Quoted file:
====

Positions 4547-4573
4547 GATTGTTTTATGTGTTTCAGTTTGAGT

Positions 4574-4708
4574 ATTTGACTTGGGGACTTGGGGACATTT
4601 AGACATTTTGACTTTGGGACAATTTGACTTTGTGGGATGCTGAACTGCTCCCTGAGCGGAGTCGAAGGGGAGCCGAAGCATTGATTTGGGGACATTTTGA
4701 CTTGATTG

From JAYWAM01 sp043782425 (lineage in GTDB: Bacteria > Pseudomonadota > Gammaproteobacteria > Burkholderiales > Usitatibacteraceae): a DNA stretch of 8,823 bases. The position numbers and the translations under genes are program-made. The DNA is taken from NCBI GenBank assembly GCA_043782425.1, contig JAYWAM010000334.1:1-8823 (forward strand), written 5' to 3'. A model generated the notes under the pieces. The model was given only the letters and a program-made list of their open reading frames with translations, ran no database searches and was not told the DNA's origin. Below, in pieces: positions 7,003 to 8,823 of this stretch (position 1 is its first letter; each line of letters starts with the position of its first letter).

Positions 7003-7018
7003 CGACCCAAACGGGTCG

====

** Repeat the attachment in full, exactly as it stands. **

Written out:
Positions 4547-4573
4547 GATTGTTTTATGTGTTTCAGTTTGAGT

Positions 4574-4708
4574 ATTTGACTTGGGGACTTGGGGACATTT
4601 AGACATTTTGACTTTGGGACAATTTGACTTTGTGGGATGCTGAACTGCTCCCTGAGCGGAGTCGAAGGGGAGCCGAAGCATTGATTTGGGGACATTTTGA
4701 CTTGATTG

From JAYWAM01 sp043782425 (lineage in GTDB: Bacteria > Pseudomonadota > Gammaproteobacteria > Burkholderiales > Usitatibacteraceae): a DNA stretch of 8,823 bases. The position numbers and the translations under genes are program-made. The DNA is taken from NCBI GenBank assembly GCA_043782425.1, contig JAYWAM010000334.1:1-8823 (forward strand), written 5' to 3'. A model generated the notes under the pieces. The model was given only the letters and a program-made list of their open reading frames with translations, ran no database searches and was not told the DNA's origin. Below, in pieces: positions 7,003 to 8,823 of this stretch (position 1 is its first letter; each line of letters starts with the position of its first letter).

Positions 7003-7018
7003 CGACCCAAACGGGTCG